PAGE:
Fred Swanson - Historical Creation of Early Seral Habitat: Fire, Wind, Bugs...

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Fred Swanson - Historical Creation of Early Seral Habitat: Fire, Wind, Bugs...

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  • Relative to HRV in the coast range, we have no shortage of early-seral forest in current landscape. Slide compares age-class distributions in current landscape (‘initial’, 1996) with HRV (300 years pre-Euro-settlement) and 100 years from now (CLAMS simulation – ignore for now). ~30% of current forest is early seral, vs. 3-12% historically.
  • Fred Swanson - Historical Creation of Early Seral Habitat: Fire, Wind, Bugs...

    1. 1. Historical Creation of Early Seral Habitat: Fire, Wind, Bugs … Fred Swanson USDA Forest Service Pacific Northwest Research Station
    2. 2. Early seral – definition issues <ul><li>And we thought we have problems with old growth definitions! </li></ul><ul><li>Easy to talk about the archtype </li></ul><ul><li>Dimensions for definition: </li></ul><ul><li>Precursor system </li></ul><ul><li>Temporal - persistence </li></ul><ul><li>Spatial – patch size, location in environmental gradients </li></ul><ul><li>Disturbance regime context </li></ul>
    3. 3. Creating early seral <ul><li>Many disturbance types </li></ul><ul><li>Few types commonly create big patches </li></ul><ul><li>Many processes create fine patterns </li></ul>
    4. 4. Controls on disturbance effects <ul><li>Selective of vegetation structure class </li></ul><ul><li>Selective of species </li></ul><ul><li>Spatial heterogeneity – of disturbance process, of affected ecosystem </li></ul><ul><li>Species dominating post-disturbance </li></ul><ul><li>Persistence of effects of disturbance – biotic legacies, dispersal, soil properties change </li></ul>
    5. 5. Disturbance processes in PNW <ul><li>Big patch </li></ul><ul><li>Fire </li></ul><ul><li>Forest cutting </li></ul><ul><li>Volcanic – tephra vs. </li></ul><ul><li>lava flows </li></ul><ul><li>Small patch </li></ul><ul><li>Landslides – fast </li></ul><ul><li>Landslides – slow </li></ul><ul><li>Wind </li></ul><ul><li>Bugs </li></ul><ul><li>Root rot </li></ul>
    6. 6. Non-forest openings Patch size Persistence of early seral (yrs) 0 50 100 small large Mount St. Helens Blast zone – planted Canopy gap Mount St. Helens Blast zone - unplanted Mesic meadows Xeric meadows Lava flows Mount St. Helens Primary succ. zone Clearcuts fast (Yang et al) slow Wildfire tropics
    7. 8. Root rot, wind, bugs <ul><li>Part of ecosystem disturbed </li></ul><ul><li>Species ready to occupy the site </li></ul><ul><li>After Phellinus weiri Holah et al. (1997) observed: </li></ul><ul><li>Coast Range – shrubs dominate site </li></ul><ul><li>Cascades – hemlock dominates site </li></ul><ul><li>After Bull Run windthrow – hemlock dominates </li></ul><ul><li>(Sinton et al 2000) </li></ul>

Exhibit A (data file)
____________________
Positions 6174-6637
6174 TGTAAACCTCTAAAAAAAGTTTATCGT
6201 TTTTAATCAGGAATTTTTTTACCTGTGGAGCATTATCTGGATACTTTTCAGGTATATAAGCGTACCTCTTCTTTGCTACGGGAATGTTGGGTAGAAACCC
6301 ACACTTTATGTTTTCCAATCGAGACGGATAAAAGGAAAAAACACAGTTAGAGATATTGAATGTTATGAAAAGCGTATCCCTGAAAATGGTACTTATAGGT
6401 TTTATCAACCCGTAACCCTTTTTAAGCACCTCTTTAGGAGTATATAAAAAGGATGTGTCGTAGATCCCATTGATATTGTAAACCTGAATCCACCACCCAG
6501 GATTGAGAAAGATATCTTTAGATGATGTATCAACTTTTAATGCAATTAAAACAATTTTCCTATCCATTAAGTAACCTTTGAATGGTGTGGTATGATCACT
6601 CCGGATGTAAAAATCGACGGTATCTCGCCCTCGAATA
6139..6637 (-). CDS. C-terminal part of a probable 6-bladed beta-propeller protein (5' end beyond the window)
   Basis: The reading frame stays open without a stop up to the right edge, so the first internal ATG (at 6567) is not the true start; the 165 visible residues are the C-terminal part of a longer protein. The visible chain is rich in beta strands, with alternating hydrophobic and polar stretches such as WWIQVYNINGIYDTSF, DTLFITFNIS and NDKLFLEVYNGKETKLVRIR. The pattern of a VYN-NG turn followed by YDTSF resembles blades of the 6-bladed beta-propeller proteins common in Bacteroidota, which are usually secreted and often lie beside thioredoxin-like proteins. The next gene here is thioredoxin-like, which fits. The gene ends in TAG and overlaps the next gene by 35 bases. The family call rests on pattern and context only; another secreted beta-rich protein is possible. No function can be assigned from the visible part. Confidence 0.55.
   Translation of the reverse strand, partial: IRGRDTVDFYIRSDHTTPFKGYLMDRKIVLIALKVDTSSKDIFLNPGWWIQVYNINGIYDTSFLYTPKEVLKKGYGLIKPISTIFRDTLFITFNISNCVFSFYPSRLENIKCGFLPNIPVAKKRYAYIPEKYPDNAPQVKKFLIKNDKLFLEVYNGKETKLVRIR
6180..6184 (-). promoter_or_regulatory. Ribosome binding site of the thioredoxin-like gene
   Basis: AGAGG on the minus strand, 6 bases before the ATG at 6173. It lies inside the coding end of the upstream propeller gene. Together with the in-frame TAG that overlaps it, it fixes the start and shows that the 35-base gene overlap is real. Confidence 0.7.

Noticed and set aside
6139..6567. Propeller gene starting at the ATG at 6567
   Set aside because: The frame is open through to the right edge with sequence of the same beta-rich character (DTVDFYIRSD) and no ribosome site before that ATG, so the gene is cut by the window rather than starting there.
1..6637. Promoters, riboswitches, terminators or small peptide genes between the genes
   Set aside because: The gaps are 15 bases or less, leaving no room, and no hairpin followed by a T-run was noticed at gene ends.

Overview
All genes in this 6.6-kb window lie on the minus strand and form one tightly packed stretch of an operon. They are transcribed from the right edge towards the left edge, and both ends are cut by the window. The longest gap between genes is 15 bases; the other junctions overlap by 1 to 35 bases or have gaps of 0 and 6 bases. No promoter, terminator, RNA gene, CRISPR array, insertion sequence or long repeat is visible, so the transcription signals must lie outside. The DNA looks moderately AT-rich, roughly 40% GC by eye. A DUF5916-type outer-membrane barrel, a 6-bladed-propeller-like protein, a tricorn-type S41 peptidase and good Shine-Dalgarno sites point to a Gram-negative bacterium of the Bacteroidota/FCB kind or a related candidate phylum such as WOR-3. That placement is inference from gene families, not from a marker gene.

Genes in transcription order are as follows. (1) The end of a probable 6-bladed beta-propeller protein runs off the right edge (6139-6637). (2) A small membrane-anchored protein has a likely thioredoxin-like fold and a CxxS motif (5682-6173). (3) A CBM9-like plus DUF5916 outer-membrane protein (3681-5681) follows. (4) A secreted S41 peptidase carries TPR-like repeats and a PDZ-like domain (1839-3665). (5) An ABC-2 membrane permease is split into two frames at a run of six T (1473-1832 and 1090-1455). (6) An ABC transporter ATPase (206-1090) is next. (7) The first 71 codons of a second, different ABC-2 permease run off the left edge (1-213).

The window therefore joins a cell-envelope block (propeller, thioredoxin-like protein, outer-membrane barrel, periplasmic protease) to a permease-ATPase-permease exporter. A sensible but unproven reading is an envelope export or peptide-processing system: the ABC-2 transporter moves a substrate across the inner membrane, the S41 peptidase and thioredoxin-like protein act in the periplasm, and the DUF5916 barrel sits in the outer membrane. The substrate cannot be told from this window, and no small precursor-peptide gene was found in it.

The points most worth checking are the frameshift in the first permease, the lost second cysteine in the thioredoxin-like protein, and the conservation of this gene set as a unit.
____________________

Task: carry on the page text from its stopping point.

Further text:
8. 9. Big, homogeneous disturbance – fine-scale complexity
    9. 11. Stand-Replacing Disturbance Fires
    10. 12. Stand-Replacing Disturbance Fires Harvests
    11. 13. Stand-Replacing Disturbance in Western Washington, 1972-2004 Fires Harvests 1972-1977 1977-1984 1984-1988 1988-1992 1992-1996 1996-2000 2000-2002 2002-2004 Volcanic eruption
    12. 14. Age Class Distributions in Coastal Oregon Source: various CLAMS analyses (Spies et al. 2007) Early seral
    13. 15. What we don’t know <ul><li>Character of pre-management early seral habitat </li></ul><ul><li>Character of current plantations we might call early seral </li></ul>
    14. 16. “ Real”, complex early seral – More or less? Probably less! <ul><li>Lack of cultural burning </li></ul><ul><li>Fire suppression </li></ul><ul><li>Reduced federal harvest </li></ul><ul><li>Forest encroachment in mesic meadows </li></ul><ul><li>Practices to hasten conifer canopy closure </li></ul><ul><li>Regime-scale effects – is there cumulative loss of structural complexity and biotic diversity over multiple cuttings? </li></ul><ul><li>But, does harvest do the early seral creation job? Do we have more wildfire? </li></ul>
    15. 17. Closing thoughts <ul><li>Next steps: </li></ul><ul><li>Synthesize existing knowledge of early seral condition and function </li></ul><ul><li>Confer about management options and impediments </li></ul><ul><li>Integrate thinking/management across landscapes and all age classes </li></ul><ul><li>Address geographic variation </li></ul><ul><li>What are the similarities/differences with development of old-growth science, policy, and management? </li></ul>

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